The plans for Bedlington Front Street fail in one important aspect – they have no feeling of community and no sense of integration into what already exists or what else might be created.
I accept the need for ‘affordable housing’, and enabling the opportunity to live within the commercial heart of a locality, however large or small, is positive.
However, can planners really not see past shopping?
Perhaps the library might be included in the project, perhaps some kind of council information point might figure, but where is the soul in this proposed development?
What does Bedlington lack? What might Bedlington need? What would enrich the lives of those who live in the town?
Pubs we have, and some of those are fighting to survive. A golf course we have, restaurants we have, fast food outlets we have, snack bars we have, independent shops we have, which have remained faithful to Bedlington and which are supported by local customers.
Private gymnasia we have, and a community centre we have, whose volunteers do sterling work to add to the social and educational life of the community.
We do not have a swimming pool – financial constraints suggest that this is not a viable proposition.
We do not have any theatre space. Will the development of the community centre in Bedlington Station meet that need?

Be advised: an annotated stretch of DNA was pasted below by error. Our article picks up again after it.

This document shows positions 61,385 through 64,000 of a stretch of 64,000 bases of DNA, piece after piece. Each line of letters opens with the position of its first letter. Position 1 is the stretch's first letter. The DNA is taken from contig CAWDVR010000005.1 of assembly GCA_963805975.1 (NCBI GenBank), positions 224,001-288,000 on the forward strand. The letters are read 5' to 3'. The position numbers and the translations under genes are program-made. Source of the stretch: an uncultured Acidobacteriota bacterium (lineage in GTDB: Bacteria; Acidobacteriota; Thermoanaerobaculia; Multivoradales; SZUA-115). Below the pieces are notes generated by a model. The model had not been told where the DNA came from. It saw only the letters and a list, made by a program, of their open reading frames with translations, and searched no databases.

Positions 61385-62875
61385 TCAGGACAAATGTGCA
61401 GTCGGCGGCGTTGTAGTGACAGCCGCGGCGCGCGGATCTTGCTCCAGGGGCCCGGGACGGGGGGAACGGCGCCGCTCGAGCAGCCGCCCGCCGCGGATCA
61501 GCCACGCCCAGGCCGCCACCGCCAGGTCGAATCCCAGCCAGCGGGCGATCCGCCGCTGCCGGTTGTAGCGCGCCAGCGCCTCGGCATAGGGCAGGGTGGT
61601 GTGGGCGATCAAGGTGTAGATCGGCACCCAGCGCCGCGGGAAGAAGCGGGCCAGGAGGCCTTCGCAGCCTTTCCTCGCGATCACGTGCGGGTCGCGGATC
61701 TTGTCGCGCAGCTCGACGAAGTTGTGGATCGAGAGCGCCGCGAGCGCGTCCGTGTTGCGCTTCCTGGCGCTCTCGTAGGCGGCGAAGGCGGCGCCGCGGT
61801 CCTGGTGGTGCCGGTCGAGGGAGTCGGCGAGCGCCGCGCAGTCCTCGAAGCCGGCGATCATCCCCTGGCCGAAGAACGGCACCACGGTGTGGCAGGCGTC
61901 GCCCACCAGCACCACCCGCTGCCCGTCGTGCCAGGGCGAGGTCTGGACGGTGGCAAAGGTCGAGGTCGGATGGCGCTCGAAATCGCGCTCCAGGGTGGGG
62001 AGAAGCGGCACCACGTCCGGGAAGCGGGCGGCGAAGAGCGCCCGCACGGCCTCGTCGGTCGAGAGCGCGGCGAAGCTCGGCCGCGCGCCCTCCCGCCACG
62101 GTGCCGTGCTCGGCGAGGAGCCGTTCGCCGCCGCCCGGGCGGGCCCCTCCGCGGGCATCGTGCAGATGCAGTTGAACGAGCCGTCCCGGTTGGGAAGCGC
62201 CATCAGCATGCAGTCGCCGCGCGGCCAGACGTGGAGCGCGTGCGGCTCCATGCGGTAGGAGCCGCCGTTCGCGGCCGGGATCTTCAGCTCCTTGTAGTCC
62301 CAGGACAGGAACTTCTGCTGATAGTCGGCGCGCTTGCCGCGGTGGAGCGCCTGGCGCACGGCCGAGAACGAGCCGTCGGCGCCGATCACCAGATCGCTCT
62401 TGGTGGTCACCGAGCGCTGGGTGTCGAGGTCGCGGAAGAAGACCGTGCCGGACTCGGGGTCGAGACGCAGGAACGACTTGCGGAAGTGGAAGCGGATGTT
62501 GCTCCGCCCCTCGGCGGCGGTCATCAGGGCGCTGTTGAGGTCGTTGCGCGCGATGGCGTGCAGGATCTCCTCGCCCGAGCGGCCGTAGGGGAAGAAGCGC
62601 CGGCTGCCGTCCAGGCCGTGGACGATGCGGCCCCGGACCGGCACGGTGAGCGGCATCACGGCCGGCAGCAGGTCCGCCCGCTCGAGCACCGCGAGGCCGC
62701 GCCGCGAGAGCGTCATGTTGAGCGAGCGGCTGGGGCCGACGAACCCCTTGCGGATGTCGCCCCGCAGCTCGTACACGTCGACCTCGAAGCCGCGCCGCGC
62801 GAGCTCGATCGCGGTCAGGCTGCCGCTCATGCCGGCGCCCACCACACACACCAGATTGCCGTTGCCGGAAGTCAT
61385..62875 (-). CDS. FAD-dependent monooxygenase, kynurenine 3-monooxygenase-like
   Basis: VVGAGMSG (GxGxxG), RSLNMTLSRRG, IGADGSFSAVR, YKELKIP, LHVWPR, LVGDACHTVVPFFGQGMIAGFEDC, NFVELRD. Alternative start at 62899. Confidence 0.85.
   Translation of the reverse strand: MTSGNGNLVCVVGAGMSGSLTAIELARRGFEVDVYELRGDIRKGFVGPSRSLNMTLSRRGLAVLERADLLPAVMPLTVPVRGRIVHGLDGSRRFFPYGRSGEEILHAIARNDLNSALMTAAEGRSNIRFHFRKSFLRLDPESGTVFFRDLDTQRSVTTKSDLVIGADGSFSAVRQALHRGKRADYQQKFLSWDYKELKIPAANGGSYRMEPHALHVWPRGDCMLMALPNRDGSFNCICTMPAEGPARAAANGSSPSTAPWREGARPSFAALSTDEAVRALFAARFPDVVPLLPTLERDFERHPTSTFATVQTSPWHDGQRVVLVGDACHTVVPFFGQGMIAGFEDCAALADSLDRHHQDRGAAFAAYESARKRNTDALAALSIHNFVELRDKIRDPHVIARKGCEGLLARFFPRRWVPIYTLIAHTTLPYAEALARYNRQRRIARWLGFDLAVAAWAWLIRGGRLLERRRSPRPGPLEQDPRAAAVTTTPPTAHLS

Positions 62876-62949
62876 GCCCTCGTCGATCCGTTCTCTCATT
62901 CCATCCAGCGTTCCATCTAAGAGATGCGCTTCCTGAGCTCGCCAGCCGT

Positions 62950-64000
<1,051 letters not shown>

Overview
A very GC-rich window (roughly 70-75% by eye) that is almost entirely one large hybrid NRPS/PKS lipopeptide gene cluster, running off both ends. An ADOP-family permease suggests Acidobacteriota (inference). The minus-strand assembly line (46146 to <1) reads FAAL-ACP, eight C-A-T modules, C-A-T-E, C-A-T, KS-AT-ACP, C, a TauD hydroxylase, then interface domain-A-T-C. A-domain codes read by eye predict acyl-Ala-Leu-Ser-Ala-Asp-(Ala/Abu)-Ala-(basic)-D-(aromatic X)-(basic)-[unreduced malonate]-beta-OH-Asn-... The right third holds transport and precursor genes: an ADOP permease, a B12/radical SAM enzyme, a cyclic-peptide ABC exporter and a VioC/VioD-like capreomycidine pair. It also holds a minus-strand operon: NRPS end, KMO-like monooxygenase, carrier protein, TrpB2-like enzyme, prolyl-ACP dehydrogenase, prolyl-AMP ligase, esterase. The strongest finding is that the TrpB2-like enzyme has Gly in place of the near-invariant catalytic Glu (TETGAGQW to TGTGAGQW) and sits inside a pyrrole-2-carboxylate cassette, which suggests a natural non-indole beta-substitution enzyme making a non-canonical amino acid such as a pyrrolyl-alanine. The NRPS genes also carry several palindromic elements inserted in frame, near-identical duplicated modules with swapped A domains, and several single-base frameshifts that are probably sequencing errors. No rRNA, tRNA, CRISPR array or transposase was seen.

We do not have indoor sporting or recreation facilities of any kind.
Although the community centre offers a limited range of musical entertainment, it is constrained by form and size. The success of Bedrock underlines an appetite for music, why not exploit it further? Why not offer aspiring musicians and dancers facilities which would support the development and exhibition of their talents?
We do not have facilities that would encourage residents with disabilities to extend their skills and experience, or encourage more elderly, less robust residents to share in activities, which would help to keep them intellectually and physically active.
One might have hoped that the new Bedlingtonshire Community High School would offer more than just schooling to the community, but the only references seem to be that the Football Foundation has confirmed its investment in a new synthetic 3G pitch on the school site, jointly managed by the school and Active Northumberland, so it becomes a community resource, and a multi-station cardio gym and dance studio, with sports facilities run in conjunction with Active Northumberland so they are also available to the wider community out of school hours.
So too vague and limited to make a judgement.
How constructive or influential has Active Northumberland been in this consultation process?
It cannot be either acceptable or wise to consider the development of the Tesco site in isolation. Bedlington Front Street offers two (probably three) other development sites, both (or all) of which could add to the vibrancy of the community.
It cannot be acceptable or wise to consider the development of the Tesco site without looking to see how the community centre could be integrated, or to develop Bedlington Front Street without giving sufficient importance to aspect and aesthetics. Any new development must be integrated into what already exists and improve it.
We can create something banal and pedestrian, if that is all Bedlington deserves, or we can stretch our imagination and generosity of spirit into a truly groundbreaking and forward-thinking project.
I am sure that both short-listed firms are capable of injecting a sense of fun, excitement and innovation into their proposals – all of which are absent from the initial submissions.